…occurrences of relationally aggressive behaviors are only likely to increase as schools target and discourage more overt forms of aggression. In fact, researchers have found that schools that have adopted the most detailed and comprehensive antibullying policies are those in which relational aggression incidence rates appear to be higher. (Crothers et.al, Addressing Relational Aggression in Children and Adolescents, Communique, March 2008, Volume 36, Number 6, page 23)
Based on this, you would think that the authors would suggest getting rid of, or at least reducing, the intensity of anti-bullying policies. But no. They simply recommend that schools add a program to address relational aggression (and the authors are developing a program precisely for this purpose, which, of course, they hope you will go out and buy). This is the same model that our American health care system uses: take a medication to address a symptom, then add more medications to deal with the side effects of the first medication.
The greatet number of immediate victims of our intensive anti-bullying policies are the kids who are being accused of bullying. A recent article from Nevada reports on the escalation in kids being sent to special schools for aggressive behavior. While this process may help some students, does anyone actually believe that expelling kids from their school helps most of them? It is usually a major step in the downfall of the child, as the child gets sent from one school for problem kids to another, often leading to increased involvement in anti-social behavior, culminating in prison. Very often, anti-bully researchers point out that a high percentage of bullies end up in jail, so we can pat ourselves on the back in congratulation for our efforts in pursuing bullies. But we make them that way! Instead of being proud of ourselves for supposedly targeting criminals-in-the-making, we should be ashamed of ourselves for making kids become criminals. In the hope of creating safer schools, we are ultimately making society a more dangerous place while sacrificing countless students on the anti-bully altar.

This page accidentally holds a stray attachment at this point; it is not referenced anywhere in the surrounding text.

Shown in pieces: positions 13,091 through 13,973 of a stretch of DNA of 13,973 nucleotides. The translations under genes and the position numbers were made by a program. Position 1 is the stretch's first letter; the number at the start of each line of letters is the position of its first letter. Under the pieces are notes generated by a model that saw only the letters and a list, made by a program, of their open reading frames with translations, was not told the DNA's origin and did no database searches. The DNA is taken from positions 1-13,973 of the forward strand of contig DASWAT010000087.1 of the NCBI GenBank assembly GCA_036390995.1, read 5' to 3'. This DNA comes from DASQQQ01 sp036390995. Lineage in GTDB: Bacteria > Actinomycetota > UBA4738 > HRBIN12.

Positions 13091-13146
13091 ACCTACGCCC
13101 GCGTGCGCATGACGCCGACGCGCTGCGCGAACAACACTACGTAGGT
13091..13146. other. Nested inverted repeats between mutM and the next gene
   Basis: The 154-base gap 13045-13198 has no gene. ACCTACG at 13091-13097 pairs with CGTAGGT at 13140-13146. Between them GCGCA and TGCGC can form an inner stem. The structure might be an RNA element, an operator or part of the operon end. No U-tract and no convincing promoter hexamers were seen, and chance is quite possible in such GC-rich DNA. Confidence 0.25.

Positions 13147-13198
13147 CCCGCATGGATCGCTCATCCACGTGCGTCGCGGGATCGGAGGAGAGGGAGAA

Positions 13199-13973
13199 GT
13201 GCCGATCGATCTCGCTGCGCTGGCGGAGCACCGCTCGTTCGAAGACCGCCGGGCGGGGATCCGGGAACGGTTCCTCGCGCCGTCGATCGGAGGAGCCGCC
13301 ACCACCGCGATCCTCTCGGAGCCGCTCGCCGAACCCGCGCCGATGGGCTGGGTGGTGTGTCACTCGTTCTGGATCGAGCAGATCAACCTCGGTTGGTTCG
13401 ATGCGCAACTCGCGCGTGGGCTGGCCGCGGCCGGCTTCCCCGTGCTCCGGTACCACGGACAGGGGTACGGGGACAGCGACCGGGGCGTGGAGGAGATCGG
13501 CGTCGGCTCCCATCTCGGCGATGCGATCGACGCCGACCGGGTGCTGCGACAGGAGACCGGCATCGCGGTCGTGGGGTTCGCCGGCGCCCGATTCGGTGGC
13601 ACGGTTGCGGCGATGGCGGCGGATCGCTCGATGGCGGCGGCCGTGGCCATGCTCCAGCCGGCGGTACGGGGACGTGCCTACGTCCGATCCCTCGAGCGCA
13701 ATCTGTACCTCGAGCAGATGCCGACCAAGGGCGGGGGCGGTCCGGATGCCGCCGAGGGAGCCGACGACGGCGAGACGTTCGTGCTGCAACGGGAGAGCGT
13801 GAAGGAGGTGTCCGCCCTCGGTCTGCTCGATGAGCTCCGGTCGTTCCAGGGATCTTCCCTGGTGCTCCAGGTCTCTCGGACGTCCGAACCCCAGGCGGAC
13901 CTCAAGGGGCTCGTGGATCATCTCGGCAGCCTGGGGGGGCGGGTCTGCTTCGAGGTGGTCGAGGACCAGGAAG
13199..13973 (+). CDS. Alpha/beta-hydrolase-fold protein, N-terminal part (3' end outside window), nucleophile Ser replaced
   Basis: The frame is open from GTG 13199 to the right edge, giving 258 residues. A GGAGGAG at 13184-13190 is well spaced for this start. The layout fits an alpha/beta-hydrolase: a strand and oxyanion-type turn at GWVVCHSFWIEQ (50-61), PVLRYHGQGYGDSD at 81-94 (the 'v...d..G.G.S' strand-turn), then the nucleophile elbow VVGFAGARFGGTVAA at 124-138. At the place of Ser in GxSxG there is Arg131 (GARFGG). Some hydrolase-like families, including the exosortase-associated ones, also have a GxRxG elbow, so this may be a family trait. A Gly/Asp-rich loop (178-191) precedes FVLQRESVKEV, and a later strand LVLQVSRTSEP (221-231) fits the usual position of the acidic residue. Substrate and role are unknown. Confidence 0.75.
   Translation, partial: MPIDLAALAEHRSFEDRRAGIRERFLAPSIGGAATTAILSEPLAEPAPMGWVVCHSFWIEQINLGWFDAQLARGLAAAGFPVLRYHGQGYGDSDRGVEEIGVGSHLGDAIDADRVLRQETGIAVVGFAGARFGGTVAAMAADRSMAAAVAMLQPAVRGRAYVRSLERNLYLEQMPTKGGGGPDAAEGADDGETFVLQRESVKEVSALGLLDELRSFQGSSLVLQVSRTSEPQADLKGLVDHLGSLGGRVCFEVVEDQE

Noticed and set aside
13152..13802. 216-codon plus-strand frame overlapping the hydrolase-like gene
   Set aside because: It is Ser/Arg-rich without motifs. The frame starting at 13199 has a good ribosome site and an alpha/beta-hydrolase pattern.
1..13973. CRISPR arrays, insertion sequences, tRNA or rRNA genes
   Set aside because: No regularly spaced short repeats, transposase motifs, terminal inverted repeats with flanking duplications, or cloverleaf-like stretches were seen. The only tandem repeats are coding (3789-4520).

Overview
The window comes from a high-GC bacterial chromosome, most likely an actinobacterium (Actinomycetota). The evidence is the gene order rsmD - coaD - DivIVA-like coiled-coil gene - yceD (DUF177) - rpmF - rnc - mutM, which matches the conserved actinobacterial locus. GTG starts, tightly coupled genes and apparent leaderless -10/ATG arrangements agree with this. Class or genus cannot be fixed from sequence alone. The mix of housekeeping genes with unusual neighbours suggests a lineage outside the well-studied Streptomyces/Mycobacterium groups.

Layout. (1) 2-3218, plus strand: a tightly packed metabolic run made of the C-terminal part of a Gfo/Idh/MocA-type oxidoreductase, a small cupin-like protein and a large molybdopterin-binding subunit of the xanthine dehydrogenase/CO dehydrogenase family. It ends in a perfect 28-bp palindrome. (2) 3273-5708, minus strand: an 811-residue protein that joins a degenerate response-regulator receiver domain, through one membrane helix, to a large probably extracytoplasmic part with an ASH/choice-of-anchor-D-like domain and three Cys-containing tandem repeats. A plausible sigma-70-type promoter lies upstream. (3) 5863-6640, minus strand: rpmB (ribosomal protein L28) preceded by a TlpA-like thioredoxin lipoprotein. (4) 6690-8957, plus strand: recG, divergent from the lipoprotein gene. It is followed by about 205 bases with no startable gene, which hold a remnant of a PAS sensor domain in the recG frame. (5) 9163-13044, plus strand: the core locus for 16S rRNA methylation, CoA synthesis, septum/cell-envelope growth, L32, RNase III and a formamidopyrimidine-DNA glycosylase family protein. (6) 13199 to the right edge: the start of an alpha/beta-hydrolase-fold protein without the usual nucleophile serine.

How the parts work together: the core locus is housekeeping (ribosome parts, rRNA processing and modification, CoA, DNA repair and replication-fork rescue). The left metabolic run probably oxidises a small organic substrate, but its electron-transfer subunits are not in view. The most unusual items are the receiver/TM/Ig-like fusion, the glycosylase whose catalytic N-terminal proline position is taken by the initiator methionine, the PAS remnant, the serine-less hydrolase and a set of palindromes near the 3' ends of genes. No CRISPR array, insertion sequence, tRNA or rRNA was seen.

And why do these kids get sacrificed? As the article says,
December is typically a slow month when it comes to discipline problems. But in December 2007, principals referred 535 students for expulsion, compared with 344 in December 2006. One theory is that the Dec. 11 wounding of several Mojave High School students who were shot after getting off a school bus spurred the expulsion referrals.
One act of violence occurs, and hundreds of kids who had absolutely nothing to do with that incident pay the price because of our own fears. It’s a classic witch-hunt phenomenon!
The most violent people are not the “bullies” in school. They are the adults, who, in the name of making schools safer, are ruining kids’ lives en masse! There are many excellent approaches for reducing aggressive behavior by treating kids like human beings. But rather than using them, which requires that we, ourselves, make the effort to act like human beings, we employ simplistic zero-tolerance-for-bullying policies that turn kids into criminals by treating them like criminals.